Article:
Scents of­ten re­main on fabrics af­ter wash­ing

Winnipeg Free Press - Section G - - HOMES - REENA NER­BAS

QUES­TION: I have a daugh­ter with ex­treme scent al­ler­gies. Ac­cord­ingly, we use all fra­grance-free soaps, cleansers, cos­met­ics, etc.

One of the most frus­trat­ing prob­lems we en­counter is when we pur­chase new cloth­ing. Even though we couldn’t smell it in the store, upon re­turn­ing home we find that it is scented ei­ther from be­ing pre­vi­ously tried on by an­other cus­tomer who was wear­ing fra­grance or has been han­dled by a sales­per­son with scented lo­tion on her hands, etc. We avoid pur­chas­ing cloth­ing from stores that sell per­fumed prod­ucts or scented can­dles (which, in it­self, has be­come chal­leng­ing be­cause even uni­form shops seem to stock per­fumed can­dles even though the hos­pi­tals and med­i­cal fa­cil­i­ties where they are worn are scent-free in­sti­tu­tions).

I have tried soak­ing and wash­ing these scented clothes in Nel­lie’s Wash­ing Soda, bak­ing soda, vine­gar and even le­mon juice, air­ing them out for an ex­tended pe­riod of time in fresh air, and pack­ag­ing them up with Deode­roc blocks, news­pa­pers or cof­fee grounds, but noth­ing seems to re­move the smell. Could you ad­vise me on how to elim­i­nate the scent? Thank you so much for your help. I re­ally need it. — Ann, Win­nipeg

AN­SWER: You are do­ing ev­ery­thing right and tack­ling fab­ric odours with the best am­mu­ni­tion avail­able. Is it pos­si­ble that your daugh­ter is one of the many peo­ple bat­tling mul­ti­ple chem­i­cal sen­si­tiv­ity? Also known as MCS syn­drome or sim­ply MCS, this is a dis­or­der in which a per­son de­vel­ops symp­toms from ex­po­sure to chem­i­cals in the en­vi­ron­ment.

As you have ex­pe­ri­enced, scents of­ten re­main on fabrics even af­ter wash­ing and pre-soak­ing; this is due to chem­i­cal treat­ments for stains, flame re­tar­dency and wrin­kles as well as dyes used in man­u­fac­tur­ing. These treat­ments of­ten cause fabrics to smell per­ma­nently.

Al­ways pur­chase nat­u­ral fi­bres or fabrics like cot­ton, linen and silk. When­ever pos­si­ble, look for or­ganic cloth­ing and use or­ganic cot­ton bedding. Pes­ti­cides and in­sec­ti­cides are used to grow reg­u­lar cot­ton, chlo­rine is used to bleach it, and ar­senic is used for fab­ric treat­ment.

Some peo­ple rec­om­mend the use of an ozone ma­chine for re­mov­ing odours in fabrics, but this op­tion is highly de­bated and many ex­perts claim that ozone ma­chines are un­safe for health pur­poses.

Lastly, when you do use prod­ucts such as vine­gar and wash­ing soda, be sure to use the hottest wa­ter that the fab­ric will ac­cept. I of­ten boil fabrics in a pot on the stove to re­move stains and odours. Since per­fume smells bother your daugh­ter, be sure to ask sales­peo­ple if they have any more of the cloth­ing that you want to buy in their store­room. QUES­TION: I love all of your house­hold hints and look for­ward to your sug­ges­tions each week. My prob­lem is this: We have a very heavy cof­fee ta­ble in our liv­ing room and, af­ter re­dec­o­rat­ing, we moved the ta­ble and now have in­dents in the car­pet where it sat. We tried the ice-cube trick but the dents still re­main. Are they per­ma­nent or can they be re­moved? — Alexan­dra, New Both­well, Man.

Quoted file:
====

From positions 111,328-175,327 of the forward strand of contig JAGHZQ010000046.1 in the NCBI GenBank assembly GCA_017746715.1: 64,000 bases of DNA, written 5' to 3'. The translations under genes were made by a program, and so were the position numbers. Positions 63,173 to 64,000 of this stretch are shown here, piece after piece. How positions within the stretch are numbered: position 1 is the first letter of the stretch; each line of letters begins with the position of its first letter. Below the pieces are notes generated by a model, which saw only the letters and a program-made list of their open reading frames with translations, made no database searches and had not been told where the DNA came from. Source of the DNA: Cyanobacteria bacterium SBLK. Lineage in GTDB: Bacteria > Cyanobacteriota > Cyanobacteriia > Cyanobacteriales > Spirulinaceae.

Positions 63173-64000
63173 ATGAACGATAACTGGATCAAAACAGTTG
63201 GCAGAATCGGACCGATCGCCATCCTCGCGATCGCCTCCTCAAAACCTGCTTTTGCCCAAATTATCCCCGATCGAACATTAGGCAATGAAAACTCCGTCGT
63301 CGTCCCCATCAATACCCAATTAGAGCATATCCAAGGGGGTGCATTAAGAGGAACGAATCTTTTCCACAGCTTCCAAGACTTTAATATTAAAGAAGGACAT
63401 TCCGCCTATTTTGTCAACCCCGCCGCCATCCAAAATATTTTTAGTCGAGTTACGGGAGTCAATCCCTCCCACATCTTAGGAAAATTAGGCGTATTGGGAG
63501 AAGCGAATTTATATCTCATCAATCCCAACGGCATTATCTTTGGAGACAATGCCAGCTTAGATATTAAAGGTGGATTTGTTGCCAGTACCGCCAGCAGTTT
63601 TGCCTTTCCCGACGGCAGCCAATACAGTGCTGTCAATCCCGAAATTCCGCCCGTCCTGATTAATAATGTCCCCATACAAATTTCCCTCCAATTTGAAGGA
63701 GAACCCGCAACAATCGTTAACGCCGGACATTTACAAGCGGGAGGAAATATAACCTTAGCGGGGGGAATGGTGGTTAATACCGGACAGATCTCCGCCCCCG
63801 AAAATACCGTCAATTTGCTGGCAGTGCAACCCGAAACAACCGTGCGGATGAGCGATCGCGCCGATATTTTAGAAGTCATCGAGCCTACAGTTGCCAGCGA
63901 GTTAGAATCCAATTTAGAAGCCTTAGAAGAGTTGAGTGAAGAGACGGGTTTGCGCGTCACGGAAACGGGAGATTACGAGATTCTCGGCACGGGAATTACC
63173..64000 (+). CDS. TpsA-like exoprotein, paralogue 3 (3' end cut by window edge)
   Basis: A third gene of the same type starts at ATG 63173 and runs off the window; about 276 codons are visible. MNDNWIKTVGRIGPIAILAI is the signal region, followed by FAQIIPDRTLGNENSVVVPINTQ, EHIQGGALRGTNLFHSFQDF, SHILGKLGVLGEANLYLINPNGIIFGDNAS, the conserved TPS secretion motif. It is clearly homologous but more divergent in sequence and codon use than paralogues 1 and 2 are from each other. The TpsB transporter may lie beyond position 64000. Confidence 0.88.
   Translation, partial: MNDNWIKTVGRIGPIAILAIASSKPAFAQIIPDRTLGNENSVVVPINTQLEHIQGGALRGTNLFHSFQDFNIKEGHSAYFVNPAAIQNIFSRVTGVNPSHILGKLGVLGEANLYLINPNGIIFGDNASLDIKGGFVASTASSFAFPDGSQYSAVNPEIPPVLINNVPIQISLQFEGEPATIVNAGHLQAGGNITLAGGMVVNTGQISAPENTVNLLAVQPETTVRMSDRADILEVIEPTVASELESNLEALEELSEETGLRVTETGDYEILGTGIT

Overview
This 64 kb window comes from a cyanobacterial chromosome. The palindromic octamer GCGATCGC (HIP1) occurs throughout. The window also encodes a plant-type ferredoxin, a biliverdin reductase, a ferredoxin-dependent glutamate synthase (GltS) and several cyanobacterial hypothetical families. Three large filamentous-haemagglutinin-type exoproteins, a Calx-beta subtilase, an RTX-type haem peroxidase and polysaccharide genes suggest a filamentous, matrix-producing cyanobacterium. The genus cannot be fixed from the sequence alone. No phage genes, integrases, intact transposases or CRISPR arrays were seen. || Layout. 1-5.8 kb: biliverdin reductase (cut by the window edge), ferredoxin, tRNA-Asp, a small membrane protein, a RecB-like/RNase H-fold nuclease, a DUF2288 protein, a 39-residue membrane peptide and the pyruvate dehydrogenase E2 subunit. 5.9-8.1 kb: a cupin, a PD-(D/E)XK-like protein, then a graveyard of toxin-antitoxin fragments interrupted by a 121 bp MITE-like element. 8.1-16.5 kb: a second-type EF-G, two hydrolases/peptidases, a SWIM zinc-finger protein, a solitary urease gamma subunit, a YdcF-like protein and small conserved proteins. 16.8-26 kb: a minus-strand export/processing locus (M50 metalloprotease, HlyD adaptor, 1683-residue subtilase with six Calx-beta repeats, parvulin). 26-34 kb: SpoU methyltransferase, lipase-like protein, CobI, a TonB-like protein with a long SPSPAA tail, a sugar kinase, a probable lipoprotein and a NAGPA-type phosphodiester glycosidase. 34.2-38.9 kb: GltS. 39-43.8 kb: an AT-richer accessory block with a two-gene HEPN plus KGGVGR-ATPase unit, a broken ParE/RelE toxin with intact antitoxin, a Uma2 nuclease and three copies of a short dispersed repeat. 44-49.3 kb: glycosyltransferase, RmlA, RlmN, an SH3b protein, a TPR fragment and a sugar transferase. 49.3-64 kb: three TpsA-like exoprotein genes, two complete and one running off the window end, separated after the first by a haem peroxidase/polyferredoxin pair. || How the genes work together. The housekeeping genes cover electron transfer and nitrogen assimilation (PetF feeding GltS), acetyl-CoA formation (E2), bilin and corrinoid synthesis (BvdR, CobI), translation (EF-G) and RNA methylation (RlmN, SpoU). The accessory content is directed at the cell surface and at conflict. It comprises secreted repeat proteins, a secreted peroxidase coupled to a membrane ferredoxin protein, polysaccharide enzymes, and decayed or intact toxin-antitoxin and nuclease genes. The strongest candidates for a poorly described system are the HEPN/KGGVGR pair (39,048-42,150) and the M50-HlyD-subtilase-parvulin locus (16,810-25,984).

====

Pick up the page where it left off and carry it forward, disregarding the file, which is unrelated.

AN­SWER: I would call this an in­ter­est­ing chal­lenge, not a prob­lem. Here is the so­lu­tion: Spray the car­pet dents with a spray bot­tle filled with wa­ter. Hold a hair dryer over the area and place on HIGH set­ting. Comb the fi­bres up us­ing your fin­gers. Works fast and ef­fec­tively. QUES­TION: Could you please give me a sug­ges­tion for re­mov­ing red wine stains from a light-red leather couch? I would ap­pre­ci­ate any help you could of­fer. Thanks. — Bar­ney, Win­nipeg

AN­SWER: What makes this stain one of the most dif­fi­cult to re­move is that red wine is a dye and there­fore the spill is not sit­ting on top of the fi­bres (as most spills do). The wine has now be­come part of the leather. There are com­mer­cial leather clean­ers on the mar­ket, or you can tackle the job your­self. Act quickly. Some peo­ple have had great re­sults by dab­bing the area with le­mon juice and blot­ting with dish soap and wa­ter. An­other so­lu­tion: dab the area with a fair amount of white wine and blot. Do not rub the area; do­ing so will only spread the stain. Re­peat un­til stain is gone. Test on an in­con­spic­u­ous area first.

Or­der­ing wine in a res­tau­rant:

Do not be afraid to ask the serv­ing per­son­nel which wines are their best­sellers and which wines go best with the meal you’ve cho­sen. Check out the price be­fore you make your de­ci­sion.

If you’re din­ing with a group of peo­ple, get their opin­ions as to which wines they pre­fer — white or red, sweet or dry — and what types of food peo­ple will be or­der­ing. If there are votes for both whites and reds, com­pro­mise by lean­ing to­wards a heavy white like an oak-filled Chardon­nay or a lighter red, a Pinot Noir or even a light-bod­ied Mer­lot.

For­get about smelling the wine, but do check out the cork to see that it’s not dried out or cracked.

When the server brings you your bot­tle, note the wine’s colour and clar­ity. Is it cloudy or brown­ish in colour? Only very old se­lec­tions should have this ap­pear­ance.

Smell the cork to see if it smells like vine­gar. This is a sign of ox­i­da­tion or a faulty cork.

Taste the sam­ple and, if it is to your lik­ing, give the server the thumbs-up to pour the wine.

I en­joy your ques­tions and tips, keep them com­ing.

Don’t be afraid to ask your server for wine sug­ges­tions.

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